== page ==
SpaceX reusable Grasshopper rocket successfully flies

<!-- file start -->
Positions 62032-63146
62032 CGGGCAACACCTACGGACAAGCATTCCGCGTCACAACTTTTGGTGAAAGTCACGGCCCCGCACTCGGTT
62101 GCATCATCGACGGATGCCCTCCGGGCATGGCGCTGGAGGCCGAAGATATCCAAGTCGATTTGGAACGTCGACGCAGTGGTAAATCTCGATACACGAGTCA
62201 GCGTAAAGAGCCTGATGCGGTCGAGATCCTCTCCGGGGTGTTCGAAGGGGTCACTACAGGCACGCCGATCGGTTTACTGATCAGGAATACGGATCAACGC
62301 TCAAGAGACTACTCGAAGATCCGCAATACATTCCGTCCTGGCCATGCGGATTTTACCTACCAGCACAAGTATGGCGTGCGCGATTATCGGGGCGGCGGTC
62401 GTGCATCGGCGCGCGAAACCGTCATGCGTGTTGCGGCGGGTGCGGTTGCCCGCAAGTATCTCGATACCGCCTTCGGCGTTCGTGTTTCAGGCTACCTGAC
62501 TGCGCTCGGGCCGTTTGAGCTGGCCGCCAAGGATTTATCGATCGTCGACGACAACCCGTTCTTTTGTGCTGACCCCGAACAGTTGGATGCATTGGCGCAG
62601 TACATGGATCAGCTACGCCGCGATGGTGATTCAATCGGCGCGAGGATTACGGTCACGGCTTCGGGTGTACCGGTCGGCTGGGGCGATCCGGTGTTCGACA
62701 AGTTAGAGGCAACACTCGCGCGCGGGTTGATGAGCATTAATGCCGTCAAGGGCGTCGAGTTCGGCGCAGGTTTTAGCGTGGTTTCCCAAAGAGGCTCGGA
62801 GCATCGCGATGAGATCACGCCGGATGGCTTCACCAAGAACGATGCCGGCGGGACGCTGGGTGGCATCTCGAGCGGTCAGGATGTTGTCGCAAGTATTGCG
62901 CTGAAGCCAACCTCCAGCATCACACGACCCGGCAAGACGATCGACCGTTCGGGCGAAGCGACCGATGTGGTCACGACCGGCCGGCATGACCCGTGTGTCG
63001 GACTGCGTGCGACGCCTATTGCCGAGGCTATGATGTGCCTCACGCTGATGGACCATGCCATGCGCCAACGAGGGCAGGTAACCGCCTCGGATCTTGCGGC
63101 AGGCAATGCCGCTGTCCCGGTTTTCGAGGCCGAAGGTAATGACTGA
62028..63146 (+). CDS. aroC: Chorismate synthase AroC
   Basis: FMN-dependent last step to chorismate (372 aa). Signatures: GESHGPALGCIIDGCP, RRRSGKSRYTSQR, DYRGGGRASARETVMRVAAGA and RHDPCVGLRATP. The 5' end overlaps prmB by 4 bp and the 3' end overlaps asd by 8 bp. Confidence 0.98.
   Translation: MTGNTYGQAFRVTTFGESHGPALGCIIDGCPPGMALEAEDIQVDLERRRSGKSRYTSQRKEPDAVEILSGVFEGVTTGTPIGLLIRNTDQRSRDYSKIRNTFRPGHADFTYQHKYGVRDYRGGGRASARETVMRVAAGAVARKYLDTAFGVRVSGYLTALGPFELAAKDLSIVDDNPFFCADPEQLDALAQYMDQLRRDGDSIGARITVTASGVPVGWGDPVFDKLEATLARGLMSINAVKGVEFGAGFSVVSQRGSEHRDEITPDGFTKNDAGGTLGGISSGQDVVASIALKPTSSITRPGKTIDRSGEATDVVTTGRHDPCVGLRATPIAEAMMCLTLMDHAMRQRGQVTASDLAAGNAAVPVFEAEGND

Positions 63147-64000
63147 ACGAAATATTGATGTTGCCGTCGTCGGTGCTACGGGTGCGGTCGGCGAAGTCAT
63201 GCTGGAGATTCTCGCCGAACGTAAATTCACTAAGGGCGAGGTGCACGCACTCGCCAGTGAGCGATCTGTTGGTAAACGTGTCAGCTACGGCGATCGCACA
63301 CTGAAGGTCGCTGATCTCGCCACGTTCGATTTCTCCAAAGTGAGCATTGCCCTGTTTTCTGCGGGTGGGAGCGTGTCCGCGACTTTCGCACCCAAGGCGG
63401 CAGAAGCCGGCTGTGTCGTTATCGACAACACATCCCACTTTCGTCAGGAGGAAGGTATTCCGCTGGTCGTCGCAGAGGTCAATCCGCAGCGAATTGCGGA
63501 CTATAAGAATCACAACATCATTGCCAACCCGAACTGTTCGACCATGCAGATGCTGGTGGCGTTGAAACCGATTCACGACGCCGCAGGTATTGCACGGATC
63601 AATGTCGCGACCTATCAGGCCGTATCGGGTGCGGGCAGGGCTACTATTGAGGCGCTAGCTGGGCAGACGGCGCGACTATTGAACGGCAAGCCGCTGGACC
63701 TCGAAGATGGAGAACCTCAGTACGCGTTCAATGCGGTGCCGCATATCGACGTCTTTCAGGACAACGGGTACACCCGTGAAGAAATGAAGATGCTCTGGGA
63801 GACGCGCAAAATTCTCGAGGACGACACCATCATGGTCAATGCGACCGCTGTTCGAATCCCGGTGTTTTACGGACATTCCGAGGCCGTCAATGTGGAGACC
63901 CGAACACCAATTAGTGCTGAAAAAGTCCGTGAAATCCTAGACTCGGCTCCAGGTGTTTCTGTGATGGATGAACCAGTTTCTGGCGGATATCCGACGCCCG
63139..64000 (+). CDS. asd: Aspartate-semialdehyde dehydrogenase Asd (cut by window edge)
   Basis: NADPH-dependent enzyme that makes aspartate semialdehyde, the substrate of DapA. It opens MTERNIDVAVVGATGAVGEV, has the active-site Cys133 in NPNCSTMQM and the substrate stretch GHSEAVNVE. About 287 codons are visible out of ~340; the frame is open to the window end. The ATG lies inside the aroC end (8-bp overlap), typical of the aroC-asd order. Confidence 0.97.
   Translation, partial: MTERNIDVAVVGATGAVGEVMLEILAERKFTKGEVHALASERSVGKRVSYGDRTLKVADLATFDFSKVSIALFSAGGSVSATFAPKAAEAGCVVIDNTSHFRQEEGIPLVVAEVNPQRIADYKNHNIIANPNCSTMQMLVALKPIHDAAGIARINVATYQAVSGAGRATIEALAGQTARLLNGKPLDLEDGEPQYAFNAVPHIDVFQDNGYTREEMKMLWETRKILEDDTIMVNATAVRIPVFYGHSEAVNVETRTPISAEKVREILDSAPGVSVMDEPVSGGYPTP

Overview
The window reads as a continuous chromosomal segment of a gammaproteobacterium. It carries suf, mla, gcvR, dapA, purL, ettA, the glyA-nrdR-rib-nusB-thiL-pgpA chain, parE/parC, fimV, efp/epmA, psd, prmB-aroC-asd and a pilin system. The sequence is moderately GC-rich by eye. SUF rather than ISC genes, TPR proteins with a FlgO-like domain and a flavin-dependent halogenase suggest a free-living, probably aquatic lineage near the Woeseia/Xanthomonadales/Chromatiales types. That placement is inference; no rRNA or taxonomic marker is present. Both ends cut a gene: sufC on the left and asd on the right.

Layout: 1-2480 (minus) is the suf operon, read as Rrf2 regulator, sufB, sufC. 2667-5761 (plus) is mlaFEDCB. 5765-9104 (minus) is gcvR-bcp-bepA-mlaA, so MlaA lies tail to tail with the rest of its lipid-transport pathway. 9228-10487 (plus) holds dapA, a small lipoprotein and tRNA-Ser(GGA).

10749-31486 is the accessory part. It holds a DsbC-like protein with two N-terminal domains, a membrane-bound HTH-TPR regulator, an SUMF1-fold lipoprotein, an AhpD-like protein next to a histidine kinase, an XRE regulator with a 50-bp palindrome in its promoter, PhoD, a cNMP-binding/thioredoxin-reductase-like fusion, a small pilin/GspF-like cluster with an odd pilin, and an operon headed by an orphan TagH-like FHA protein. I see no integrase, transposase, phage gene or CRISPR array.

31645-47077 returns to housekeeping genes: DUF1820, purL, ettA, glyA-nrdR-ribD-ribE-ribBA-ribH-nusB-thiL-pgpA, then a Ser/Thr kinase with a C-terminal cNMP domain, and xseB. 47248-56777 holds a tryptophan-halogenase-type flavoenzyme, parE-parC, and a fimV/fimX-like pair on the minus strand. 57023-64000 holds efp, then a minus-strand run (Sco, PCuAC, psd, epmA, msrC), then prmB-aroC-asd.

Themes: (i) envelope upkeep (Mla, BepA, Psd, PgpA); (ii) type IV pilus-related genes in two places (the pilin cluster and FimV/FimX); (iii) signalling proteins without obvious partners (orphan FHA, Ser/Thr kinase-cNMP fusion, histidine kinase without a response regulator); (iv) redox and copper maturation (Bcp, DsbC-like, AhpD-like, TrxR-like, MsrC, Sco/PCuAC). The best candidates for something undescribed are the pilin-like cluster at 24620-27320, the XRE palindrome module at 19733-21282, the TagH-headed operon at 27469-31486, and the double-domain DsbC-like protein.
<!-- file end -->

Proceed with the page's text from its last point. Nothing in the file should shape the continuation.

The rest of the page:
first_imgOne of the most commonly known reasons why it’s expensive to travel into space is because the rockets on which shuttles ride aren’t entirely reusable. Because of that, every trip to space requires a new (or rebuilt) rocket. Obviously, apart from the fuel they use, the new parts cost money. Earlier this week, private spacefaring organization SpaceX has made strides in the reusable rocket sector by running a success test flight of their Grasshopper rocket. The Grasshopper flew twelve stories straight up into the sky, hovered for a little bit, then subsequently landed without a hitch. The test flight lasted just 29 seconds.The Grasshopper takes off and lands vertically, and this was the third test of the rocket. The first test, performed a few months ago on September 21, made it six feet into the air, and the test flight only lasted for about three seconds. The second test of the Grasshopper was made less than two months later on November 1, and the rocket flew to about 17.7 feet into the air, with the test lasting around eight seconds. The height and duration of this third test, 131 feet and 29 seconds, mark dramatic improvements from the test that took place almost two months ago.The Grasshopper rocket is actually quite large — not that we naturally imagine rockets to be tiny. SpaceX founder Elon Musk reiterated that notion, though, and tweeted a picture showing a six-foot tall cowboy dummy on the rocket, and the dummy appears quite small.SpaceX plans to continue testing the Grasshopper, aiming for an orbital flight and landing, though any sort of specific timeframe is technically anyone’s guess.via SpaceXlast_img read more